I had a feeling in my creeking knees that somehow today was going to be different. We then had two punctures in quick succession. As always, puncture repair always brings out the best repartee from cyclists and this morning we were blessed. We had one cyclist who worked on the nearby Caerlaverock wildlife Reserve and the other a Farmer. Plenty of conflicting comments on wild life. I tried to chip in by telling them I could do a great Hooper Swan call.

Hooper or Whooper?

The problem was…no such bird exists but the Whooper swan does! These elegant birds were then described by the farmer as ‘huge footed vermin…’ So it went on.

With the double puncture blow, we missed the main club run by over 15 minutes. Was the next 3 hours going to be spent exchanging wildlife insults? I suggested we rode the route sensibly as cycling can be a funny old sport and you never know what’s up the road. Perhaps the main group were having similar problems (with punctures and flooding as opposed to Autumn Watch trade-offs).

Having coped with the deluge around Bankend we then headed over to Beeswing ( a quiet road punctuated by a serene loch on our right). No deluge but unbelievably we encountered snow. We could see the main group’s tyre tracks woven ahead of us as we rode in single file. This bitter enemy of the cyclist helps improve your butt clenching muscles. Luckily it was turning to slush when we arrived.

What? flooding, snow, sun and then a massive flock of oncoming sheep…are you making this up?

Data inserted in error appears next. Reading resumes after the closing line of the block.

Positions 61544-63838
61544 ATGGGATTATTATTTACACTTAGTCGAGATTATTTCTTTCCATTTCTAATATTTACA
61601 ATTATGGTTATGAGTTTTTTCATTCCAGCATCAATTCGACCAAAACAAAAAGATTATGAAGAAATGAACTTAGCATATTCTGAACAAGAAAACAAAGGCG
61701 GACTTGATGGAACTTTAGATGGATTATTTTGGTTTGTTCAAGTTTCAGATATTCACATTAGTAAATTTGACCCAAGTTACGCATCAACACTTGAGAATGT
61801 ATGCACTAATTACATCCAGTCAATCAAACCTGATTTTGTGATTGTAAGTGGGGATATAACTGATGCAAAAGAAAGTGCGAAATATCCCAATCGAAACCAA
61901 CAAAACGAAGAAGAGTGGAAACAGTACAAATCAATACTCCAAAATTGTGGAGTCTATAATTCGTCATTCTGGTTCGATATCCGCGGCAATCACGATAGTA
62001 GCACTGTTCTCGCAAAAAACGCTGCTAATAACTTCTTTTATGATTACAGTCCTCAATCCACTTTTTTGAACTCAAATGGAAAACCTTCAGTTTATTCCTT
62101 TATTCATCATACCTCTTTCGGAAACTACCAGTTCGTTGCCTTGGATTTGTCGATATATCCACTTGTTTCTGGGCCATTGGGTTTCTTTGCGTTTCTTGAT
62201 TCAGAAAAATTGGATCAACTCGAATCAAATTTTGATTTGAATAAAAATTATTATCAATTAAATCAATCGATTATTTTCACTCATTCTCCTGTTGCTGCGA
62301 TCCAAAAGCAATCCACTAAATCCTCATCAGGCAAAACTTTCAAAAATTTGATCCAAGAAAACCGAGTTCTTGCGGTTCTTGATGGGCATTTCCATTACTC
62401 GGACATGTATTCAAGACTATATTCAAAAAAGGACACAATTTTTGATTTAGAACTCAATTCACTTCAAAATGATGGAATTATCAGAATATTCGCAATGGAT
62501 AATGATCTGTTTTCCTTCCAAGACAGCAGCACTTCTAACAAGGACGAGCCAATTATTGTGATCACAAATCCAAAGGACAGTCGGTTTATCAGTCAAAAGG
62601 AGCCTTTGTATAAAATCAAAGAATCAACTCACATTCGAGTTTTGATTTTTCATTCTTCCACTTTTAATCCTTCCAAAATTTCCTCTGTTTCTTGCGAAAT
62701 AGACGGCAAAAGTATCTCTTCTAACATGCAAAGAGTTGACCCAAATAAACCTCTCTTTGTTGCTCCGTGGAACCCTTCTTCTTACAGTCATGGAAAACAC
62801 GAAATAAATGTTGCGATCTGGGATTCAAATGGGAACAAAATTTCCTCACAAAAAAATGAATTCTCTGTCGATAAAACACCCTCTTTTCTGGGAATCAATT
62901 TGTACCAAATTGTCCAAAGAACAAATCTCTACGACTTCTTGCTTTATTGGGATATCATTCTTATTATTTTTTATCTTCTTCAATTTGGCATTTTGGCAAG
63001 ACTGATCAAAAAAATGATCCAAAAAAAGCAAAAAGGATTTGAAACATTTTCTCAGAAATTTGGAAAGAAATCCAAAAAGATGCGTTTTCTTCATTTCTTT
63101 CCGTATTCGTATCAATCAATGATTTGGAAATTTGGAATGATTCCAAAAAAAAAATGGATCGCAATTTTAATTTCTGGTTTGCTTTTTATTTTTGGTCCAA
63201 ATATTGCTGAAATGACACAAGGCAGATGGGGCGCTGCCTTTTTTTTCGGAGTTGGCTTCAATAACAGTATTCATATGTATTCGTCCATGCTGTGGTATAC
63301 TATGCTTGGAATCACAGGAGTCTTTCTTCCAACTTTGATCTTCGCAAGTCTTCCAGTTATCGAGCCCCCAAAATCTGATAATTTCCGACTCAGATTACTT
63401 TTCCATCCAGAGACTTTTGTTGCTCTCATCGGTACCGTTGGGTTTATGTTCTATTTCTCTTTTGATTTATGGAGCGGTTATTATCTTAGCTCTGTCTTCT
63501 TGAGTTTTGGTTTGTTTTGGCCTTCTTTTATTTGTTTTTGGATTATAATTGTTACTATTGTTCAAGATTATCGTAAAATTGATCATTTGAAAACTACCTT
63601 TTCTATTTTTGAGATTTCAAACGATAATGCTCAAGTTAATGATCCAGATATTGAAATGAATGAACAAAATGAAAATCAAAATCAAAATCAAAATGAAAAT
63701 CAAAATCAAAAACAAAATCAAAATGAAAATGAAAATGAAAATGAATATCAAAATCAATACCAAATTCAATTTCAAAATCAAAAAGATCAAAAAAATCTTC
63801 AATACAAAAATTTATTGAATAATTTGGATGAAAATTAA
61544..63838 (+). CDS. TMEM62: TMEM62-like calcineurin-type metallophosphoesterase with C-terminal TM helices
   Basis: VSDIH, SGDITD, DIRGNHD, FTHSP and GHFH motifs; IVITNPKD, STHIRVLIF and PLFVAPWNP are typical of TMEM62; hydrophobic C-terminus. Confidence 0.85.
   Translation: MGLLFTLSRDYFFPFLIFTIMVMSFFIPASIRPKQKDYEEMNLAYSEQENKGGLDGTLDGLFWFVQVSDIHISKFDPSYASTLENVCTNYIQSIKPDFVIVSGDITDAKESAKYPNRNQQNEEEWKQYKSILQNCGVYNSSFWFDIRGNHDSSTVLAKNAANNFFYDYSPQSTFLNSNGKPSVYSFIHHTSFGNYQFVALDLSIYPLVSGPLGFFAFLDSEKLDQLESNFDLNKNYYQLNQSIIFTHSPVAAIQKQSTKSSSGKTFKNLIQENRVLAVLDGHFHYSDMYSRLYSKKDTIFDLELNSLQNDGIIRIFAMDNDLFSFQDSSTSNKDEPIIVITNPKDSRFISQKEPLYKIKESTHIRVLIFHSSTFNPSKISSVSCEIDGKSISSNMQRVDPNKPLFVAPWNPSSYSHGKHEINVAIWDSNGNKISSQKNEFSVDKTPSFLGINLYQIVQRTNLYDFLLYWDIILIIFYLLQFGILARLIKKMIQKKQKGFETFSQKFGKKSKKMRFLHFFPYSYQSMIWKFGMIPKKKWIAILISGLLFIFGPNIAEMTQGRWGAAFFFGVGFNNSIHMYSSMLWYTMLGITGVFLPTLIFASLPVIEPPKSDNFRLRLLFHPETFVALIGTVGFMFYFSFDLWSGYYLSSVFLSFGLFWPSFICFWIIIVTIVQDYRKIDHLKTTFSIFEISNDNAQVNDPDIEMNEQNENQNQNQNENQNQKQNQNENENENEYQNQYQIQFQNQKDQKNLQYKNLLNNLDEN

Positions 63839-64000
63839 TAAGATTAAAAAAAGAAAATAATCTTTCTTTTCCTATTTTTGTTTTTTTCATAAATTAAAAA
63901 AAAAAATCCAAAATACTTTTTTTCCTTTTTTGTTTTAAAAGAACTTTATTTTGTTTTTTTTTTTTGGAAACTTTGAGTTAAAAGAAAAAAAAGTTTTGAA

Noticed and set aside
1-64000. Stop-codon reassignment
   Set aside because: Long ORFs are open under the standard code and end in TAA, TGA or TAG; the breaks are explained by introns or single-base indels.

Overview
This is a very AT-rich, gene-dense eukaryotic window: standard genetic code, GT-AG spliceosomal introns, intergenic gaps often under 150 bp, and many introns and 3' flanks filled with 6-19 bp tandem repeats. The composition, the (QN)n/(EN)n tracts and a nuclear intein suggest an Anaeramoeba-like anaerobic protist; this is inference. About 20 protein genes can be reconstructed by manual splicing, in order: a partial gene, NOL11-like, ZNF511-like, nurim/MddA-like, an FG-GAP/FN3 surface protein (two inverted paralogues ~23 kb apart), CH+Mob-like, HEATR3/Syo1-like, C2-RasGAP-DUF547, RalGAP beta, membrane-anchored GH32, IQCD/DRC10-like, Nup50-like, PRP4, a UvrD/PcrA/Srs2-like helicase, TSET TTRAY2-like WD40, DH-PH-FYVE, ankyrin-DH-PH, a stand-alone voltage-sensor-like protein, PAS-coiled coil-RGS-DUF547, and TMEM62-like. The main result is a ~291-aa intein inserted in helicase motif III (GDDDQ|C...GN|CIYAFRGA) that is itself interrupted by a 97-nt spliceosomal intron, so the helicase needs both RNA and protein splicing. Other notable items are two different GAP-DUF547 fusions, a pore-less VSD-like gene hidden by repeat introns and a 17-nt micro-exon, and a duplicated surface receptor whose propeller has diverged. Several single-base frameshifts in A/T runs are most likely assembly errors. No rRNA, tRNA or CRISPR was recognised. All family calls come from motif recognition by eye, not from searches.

Then the sun came out triumphantly. I said to the boys we’ve seen it all today and one replied ‘Except fire.’ Let’s not tempt it. Trying to stuff a flapjack in mouth at the time I noticed red markings round the foil. My mouth had started bleeding. I know I’m a glutton but I didn’t realise I needed my jaws re-configured.

We met up with some of the Club near Corsock including my old cycling mucker, Harky who told me he’d ordered his new Cervelo. I was pleased for him but readers please also see one of my previous posts on Bike Envy.

We rode down Corsock Moor. I don’t dislike anything in cycling apart from the descent off that moor. Why? Well the bike busting cattle grid, the stones, leaves, blind corners and creeping verges are reason enough but the biggest source of dislike must be that in the many years I have cycled over that descent, the road has NEVER been dry.

after the sheep attack…Brian and Ian

Just as we reached the bottom we were met by a bizarre sight; a huge flock of sheep funneling up the narrow road towards us. We jumped up onto the high verges. Our journey was nearly over. I said it was not so much Three Men in Boat as Four Men on a Bike except that one of us was missing. Colin had got ahead of the sheep attack. We battered along Irongray to catch him but he had literally disappeared! Missing poster needed.

Cycling into town, the dark clouds were gathering again for another ration of rain. I got home before the afternoon showers arrived. Over a bowl of homemade soup I could only laugh. Every one in a hundred days do you get a ride like this – all the seasons rolled into one, punctures, a bloodied mouth and wildlife up close – an entertaining way to cycle those winter miles. We’ll be on time for the next Club Run!

Grinning on the way home through the lens flare – John, Alex, Brian and Ian